I recently had the opportunity to visit another old western mining town that flourished during the same time period as Virginia City and the Comstock Lode. Imagine if you can, a deserted mining camp, just as old as Virginia City with no one living there but the ghosts said to haunt the 170 or more surviving deserted buildings.
Have you ever wondered what Virginia City would look like if the people who once lived here simply moved away and left their homes and businesses locked up, with all their furnishings and household goods still inside?
This is what you would see if you were to pay a visit to Bodie, the best-preserved western ghost town in the country. It is like a museum where you walk through the streets and look through the windows of the houses and businesses to see the antique furnishings, iron stoves, dishes and food containers still in the cupboards and childrens’ toys scattered about. This historic treasure is located just west of the California-Nevada State line about 12 miles southeast of Bridgeport. From a junction with US Highway 395, the road to Bodie is paved for 10 miles but has a 3 mile section of gravel road as you get near the town. It is now a California State Park and is a National Historic Landmark.
Like on the Comstock, rich ores were discovered at Bodie by prospectors in 1859. At about the same time, silver was discovered in the nearby diggings at Aurora, Nevada. The two towns flourished with typical boom and bust times with Bodie reaching a peak between 1877 and 1880. At that time, there were an estimated 2,000 buildings with approximately 10,000 people living and working there. Bodie soon boasted of several daily newspapers, telegraph, a narrow-gauge railroad and nine stamp mills sending gold bullion to the mint in Carson City.
The entire surrounding region became a bustling gold producer with Bodie at the center sporting two banks, a Chinatown, 65 saloons, a jail, Miners’ Union Hall, Catholic and Methodist churches and a Taoist temple. There was a thriving red light district where the miners went for recreation. One of the prostitutes there named Rosa May is credited with saving many lives during an epidemic with her life-saving skills. Upon her death, however, she was buried outside the cemetery fence.
During the declining years, a hydroelectric plant was developed near bridgeport and power from the plant was used to operate a 20-stamp mill in Bodie that still stands today. The California State Parks offers tours of the mill during the summer months. In the 1890’s the process for gold extraction became the recently invented cyanide process and there was a resurgence of activity working some of the less productive ores and the old discarded mill tailings. The Miners Union Hall still stands today and is the place where the State Parks service operates a museum where historical books about the region can be purchased.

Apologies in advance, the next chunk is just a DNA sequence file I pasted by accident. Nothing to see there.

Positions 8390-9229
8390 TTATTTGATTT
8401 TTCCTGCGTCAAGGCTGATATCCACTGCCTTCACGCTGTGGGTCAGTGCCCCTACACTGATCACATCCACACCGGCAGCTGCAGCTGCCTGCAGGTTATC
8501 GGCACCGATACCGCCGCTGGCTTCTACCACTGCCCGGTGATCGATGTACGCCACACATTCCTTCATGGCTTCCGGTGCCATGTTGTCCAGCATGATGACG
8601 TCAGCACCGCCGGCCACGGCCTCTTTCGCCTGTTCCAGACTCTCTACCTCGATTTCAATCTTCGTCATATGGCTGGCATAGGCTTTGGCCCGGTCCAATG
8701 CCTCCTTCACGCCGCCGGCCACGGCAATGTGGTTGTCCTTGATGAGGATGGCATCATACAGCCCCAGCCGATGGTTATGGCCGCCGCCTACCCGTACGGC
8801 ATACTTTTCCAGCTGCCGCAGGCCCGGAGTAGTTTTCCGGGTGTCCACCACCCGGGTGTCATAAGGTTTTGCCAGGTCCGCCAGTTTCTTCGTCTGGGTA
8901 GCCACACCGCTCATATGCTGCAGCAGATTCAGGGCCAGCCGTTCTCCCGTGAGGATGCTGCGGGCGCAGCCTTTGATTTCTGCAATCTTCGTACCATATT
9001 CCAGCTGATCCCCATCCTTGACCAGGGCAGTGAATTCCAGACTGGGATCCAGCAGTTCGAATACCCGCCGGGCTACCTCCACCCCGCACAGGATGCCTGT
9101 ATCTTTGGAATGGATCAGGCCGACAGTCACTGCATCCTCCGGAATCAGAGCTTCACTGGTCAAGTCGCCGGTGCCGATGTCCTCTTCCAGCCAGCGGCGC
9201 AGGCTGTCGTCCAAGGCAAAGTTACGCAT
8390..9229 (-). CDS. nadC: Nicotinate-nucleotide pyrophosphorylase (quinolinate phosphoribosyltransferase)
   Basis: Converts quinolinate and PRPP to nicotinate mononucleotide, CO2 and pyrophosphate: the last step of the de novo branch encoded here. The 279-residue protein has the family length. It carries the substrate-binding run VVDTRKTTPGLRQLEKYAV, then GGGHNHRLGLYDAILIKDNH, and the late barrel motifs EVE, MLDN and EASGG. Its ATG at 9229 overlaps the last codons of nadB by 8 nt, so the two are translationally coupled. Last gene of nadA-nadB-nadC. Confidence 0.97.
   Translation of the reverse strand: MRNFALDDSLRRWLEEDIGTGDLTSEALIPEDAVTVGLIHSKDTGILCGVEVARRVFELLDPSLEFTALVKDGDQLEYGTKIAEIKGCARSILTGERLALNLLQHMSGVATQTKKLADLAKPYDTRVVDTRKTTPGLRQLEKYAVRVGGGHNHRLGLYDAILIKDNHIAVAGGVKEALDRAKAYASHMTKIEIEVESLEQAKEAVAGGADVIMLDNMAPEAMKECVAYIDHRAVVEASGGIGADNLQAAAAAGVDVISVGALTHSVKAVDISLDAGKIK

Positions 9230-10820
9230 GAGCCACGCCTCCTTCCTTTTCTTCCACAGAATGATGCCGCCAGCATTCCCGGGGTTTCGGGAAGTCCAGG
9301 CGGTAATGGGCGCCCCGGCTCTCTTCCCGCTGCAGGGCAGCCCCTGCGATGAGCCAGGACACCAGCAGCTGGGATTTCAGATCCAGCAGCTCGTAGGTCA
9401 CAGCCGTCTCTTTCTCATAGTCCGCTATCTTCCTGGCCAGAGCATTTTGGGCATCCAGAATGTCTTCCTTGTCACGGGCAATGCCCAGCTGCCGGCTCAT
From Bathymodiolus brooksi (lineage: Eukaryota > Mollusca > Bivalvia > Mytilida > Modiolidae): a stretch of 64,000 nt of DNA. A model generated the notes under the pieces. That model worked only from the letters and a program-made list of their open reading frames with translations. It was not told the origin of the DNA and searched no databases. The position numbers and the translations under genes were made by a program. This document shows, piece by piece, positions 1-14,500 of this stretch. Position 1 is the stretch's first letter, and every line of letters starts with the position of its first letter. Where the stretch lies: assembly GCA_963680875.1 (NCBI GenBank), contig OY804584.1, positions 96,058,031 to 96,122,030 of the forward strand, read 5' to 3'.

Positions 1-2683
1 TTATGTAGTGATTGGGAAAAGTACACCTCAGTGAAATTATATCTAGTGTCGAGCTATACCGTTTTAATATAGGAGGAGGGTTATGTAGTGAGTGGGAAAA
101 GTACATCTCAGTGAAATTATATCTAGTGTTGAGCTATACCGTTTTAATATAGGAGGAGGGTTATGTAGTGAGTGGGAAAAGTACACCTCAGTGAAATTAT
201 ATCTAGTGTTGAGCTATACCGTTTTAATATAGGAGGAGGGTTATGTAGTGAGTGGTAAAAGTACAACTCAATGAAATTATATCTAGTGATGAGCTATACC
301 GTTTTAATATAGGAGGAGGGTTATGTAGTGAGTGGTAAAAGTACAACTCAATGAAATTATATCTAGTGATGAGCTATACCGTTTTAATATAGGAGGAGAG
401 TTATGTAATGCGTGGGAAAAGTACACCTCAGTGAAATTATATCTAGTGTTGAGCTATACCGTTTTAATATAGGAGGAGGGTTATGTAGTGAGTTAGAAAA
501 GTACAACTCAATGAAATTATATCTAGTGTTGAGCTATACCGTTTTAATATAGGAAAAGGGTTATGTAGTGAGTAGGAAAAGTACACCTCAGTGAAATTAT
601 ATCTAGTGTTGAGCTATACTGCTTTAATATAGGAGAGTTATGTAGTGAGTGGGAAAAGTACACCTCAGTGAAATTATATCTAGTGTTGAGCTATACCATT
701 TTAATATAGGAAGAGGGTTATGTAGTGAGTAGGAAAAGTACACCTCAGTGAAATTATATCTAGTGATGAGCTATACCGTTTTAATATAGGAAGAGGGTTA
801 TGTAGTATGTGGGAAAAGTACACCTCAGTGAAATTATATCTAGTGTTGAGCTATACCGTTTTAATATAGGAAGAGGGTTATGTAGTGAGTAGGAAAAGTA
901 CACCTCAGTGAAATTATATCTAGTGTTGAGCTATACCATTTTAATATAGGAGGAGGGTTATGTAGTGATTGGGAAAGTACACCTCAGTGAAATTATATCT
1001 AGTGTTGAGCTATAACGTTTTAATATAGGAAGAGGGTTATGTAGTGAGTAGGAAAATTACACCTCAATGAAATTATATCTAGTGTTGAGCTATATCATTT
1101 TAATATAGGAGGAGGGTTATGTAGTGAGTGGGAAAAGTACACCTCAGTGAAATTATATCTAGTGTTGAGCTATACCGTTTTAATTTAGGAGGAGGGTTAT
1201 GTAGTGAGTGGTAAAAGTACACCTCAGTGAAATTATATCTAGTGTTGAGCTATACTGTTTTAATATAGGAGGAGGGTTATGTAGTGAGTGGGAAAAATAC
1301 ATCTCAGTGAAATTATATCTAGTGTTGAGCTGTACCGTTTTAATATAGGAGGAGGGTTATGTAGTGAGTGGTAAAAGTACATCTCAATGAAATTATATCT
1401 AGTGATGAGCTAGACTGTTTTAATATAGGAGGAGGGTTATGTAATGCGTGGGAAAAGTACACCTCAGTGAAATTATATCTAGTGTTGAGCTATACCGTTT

The population of Bodie gradually declined during the late 1800s and early 1900s as people simply abandoned their homes and businesses to move on to more successful ventures. A few residents hung on to act as caretakers of the abandoned properties as other people left their belongings behind rather than trying to haul it away. A gentleman named James S. Cain bought up most of the buildings in town as people left and intended to use the property to develop future mining claims. His family continued acting as caretakers for many years to keep people from rummaging through the buildings and removing the furniture and other belongings.
A few permanent residents remained in Bodie through much of the 1930s and 1940s. A fire ravaged much of the business district in 1932. The U.S. Post Office finally closed down in 1942. The State of California realized what a historic treasure the site was and made it a State Park and has maintained it in a state of arrested decay. The 170 or so remaining buildings are all locked up with most of the original furnishings still intact. A few of the buildings can be entered just enough for people to see the contents. All the others are closed up but visitors are allowed to look through the windows to see the amazing artifacts just as they were left when the people abandoned them.
A few of the homes and businesses have had new roofs installed to protect the contents from damage from the leaking roofs. The only place where money changes hands is at the entrance gate and at the Miners Union Hall which is now a museum where people can purchase books about Bodie. There are no open saloons, candy stores or junk shops. Old rusty cars, wagons, and mining equipment are scattered around wherever they were abandoned when they had served their purpose. No metal detectors are allowed and don’t even think about bringing a shovel.
Bodie sits at an elevation of 8379 feet and is usually closed in the winter due to heavy snowfall. The best time to visit is summer when the roads are clear and the warm summer sun brings out the wildflowers. Bring your own drinking water and a picnic lunch, since there is no place in town to buy anything. Despite these inconveniences, Bodie is one place where you can see what an old western town really looked like without much modern intervention. As you walk down the main street, try to imagine what this place was like when murders, shootouts, barroom brawls and stagecoach holdups were regular occurrences.